The checkerboard floors of Vancouver’s Northern Cafe are warped, the only views are of nearby industrial warehouses, and diners waiting for a table must navigate the hazards of an active lumber yard.

And yet the tottering Chinese Canadian restaurant, with its red vinyl booths and mismatched porcelain mugs, is so busy on a weekday morning that a scattered line forms between pickup trucks and forklifts.

The rickety structure of the eatery, which sits above a hardware store, holds the unlikely honour of being the best place to dine in Canada, according to the restaurant review site Yelp. Its accolades have led to a recent surge in new customers scrambling for a spot at the Northern Cafe’s 11 tables. But the family’s improbable success also reflects a broader legacy of sacrifice and entrepreneurship that defines many of the Chinese restaurants and diners throughout the country.

Since Yelp announced the diner’s steaks and spring rolls had drawn the highest customer reviews of any eatery across Canada, some visitors have waited nearly two hours for a table. And the Mah family, who own the operation, say they’ve done the unthinkable: turning away paying customers.

“We’re super blessed, but it’s overwhelming,” said Richard Mah, who recently gave up a corporate job in Japan and moved his family to Vancouver so he could work alongside his parents and brother in the cramped kitchen. “As exhausting as it is, this beats reporting to the head of a multibillion-dollar company.”

Richard’s parents, Jimmy and Connie Mah, bought the 73-year-old restaurant in 2008 and have long relied on repeat customers.

Vancouver Northern Cafe
‘A kitchen is a kitchen, small or big.’ The Northern Cafe. Photograph: Leyland Cecco/The Guardian

“We like to think our motto – ‘Our house is your house’- is what helps people feel so welcome,’” said Richard.

But the Mahs, who initially bought the decrepit Northern Cafe as a way of relieving the boredom of retirement, are also able to draw on the expertise of their son Raymond, a former head chef with stints at a number of hotels, who joined them four years ago.

“A kitchen is a kitchen, small or big,” said Raymond of his shift to the cramped cooking space at the Northern Cafe. “The biggest change is learning to work with my parents.”

Like many Chinese immigrant families, the Mahs have a long history in the restaurant business. Jimmy emigrated from Hong Kong in his teens in the 1960s, joining his family in Saskatchewan, where both his father and grandfather were working in restaurants. He and Connie eventually made their way west, managing and owning a string of restaurants and food court franchises in Vancouver themselves, where their own children helped out.

This model, replicated for generations in countless restaurants across the country, requires that first-generation immigrants start a business, with the hopes of handing new opportunities to their children, said Ann Hui, a reporter with the Globe and Mail and author of Chop Suey Nation.

“They sacrifice and they grind in order for the next generation to not have to do the same,” she said. But with the Mah family, things are different. “The next generation, the children, are choosing to come back. They have that choice. They’ve benefited from their parents working tirelessly so they make decisions based on things like happiness and fulfilment – not just survival.”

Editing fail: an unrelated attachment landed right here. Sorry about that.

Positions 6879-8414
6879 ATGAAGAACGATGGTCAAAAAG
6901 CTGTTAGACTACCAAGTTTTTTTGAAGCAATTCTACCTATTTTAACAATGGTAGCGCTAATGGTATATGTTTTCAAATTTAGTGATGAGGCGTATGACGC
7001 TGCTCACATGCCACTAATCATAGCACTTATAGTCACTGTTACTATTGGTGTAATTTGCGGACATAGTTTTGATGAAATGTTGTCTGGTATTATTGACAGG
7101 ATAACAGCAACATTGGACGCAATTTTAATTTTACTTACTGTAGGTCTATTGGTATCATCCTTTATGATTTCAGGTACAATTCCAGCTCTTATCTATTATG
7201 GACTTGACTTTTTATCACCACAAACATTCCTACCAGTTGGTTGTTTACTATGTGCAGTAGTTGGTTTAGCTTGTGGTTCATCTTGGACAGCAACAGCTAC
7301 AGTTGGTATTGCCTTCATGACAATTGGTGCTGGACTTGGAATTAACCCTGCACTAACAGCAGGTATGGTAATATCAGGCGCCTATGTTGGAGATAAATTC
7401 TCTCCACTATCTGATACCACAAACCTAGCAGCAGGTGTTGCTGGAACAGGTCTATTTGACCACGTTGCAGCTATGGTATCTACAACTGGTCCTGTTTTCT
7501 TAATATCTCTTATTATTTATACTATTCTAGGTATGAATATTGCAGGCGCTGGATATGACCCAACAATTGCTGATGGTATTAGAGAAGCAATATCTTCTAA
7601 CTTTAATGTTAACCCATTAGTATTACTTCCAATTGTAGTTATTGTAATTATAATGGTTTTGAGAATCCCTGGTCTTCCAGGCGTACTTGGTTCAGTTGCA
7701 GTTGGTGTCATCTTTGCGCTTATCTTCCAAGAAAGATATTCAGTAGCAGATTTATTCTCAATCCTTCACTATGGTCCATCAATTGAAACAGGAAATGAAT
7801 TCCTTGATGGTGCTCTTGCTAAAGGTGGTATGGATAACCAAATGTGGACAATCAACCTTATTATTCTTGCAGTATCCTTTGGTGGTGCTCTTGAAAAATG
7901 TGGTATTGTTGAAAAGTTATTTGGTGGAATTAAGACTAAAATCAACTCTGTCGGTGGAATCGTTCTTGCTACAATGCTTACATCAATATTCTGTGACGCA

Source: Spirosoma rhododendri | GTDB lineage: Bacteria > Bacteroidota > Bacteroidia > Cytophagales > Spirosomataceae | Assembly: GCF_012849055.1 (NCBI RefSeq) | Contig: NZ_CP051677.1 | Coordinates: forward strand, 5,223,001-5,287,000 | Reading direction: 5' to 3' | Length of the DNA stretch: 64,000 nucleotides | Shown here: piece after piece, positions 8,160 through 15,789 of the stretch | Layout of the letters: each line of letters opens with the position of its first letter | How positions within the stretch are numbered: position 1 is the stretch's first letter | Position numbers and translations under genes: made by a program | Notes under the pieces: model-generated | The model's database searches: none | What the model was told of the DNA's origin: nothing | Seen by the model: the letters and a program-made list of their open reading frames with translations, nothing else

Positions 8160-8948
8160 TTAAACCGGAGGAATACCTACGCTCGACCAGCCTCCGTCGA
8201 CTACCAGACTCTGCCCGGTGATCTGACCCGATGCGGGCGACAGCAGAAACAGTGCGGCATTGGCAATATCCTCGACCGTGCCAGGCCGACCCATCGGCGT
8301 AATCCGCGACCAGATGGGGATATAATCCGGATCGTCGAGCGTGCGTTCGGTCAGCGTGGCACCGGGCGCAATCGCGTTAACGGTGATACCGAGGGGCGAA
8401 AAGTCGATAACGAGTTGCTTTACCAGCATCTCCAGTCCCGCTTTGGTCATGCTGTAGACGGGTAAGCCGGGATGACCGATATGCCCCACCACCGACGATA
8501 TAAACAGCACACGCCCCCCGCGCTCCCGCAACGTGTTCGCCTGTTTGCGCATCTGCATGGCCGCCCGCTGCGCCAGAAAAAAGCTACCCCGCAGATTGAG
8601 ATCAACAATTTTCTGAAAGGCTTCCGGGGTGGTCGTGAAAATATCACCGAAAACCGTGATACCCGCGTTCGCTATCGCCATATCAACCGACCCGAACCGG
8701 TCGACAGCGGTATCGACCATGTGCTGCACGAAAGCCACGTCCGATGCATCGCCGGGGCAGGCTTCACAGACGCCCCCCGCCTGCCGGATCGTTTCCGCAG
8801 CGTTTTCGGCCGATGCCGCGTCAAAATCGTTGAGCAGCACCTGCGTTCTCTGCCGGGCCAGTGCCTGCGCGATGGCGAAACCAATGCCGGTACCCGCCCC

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The dishes on the Northern Cafe’s menu, a mix of omelettes, sandwiches and burgers as well as Chinese dishessuch as wonton soup, chow mein and potstickers, also speaks to the unique place this cuisine holds in Canadian culture and history.

Many of the early immigrant-run restaurants in Canadian small towns and large cities initially served familiar diner-style food. But over time, Chinese dishes were slowly added to menus by enterprising owners to give something “special” to diners, said Hui.

“They were really cautious about making the food a little bit unique. They had to offer something that was a little bit different than what people could make for themselves at home,” she said. “As time went on, these dishes that were originally designed to be somewhat foreign and different gradually became comfort food for people. And eventually, this kind of ‘exotic’ food has become the exact opposite.”

Many of the reviews that praise the taste and quality of the Northern Cafe’s comfort-food dishes also read like elegies to the traditional diner, a seemingly endangered entity that is quickly disappearing in major cities as customer tastes change and operating costs rise.

“What’s really stands out about the [Northern Cafe] is how it’s being singled out for its really great food. Because throughout the history of these Chinese Canadian cafes and restaurants, a big theme has been the idea of consistency and of replication. You could go to any of these restaurants in any of these towns and know exactly what’s gonna be on the menu and how it would taste,” said Hui. “That consistency was key to the survival and success of Chinese cuisine in Canada. That a new generation is becoming known for other things beyond consistency is great, because it’s an important shift in how we think about cuisine and food.”

Other than experimenting with the occasional new dish, Raymond says he has little interest in departing from the staples his family have perfected over the years. “These are family recipes. This is a menu my dad created. The wontons are my mother’s recipe. My role here is just to elevate what they’ve accomplished over the years.”


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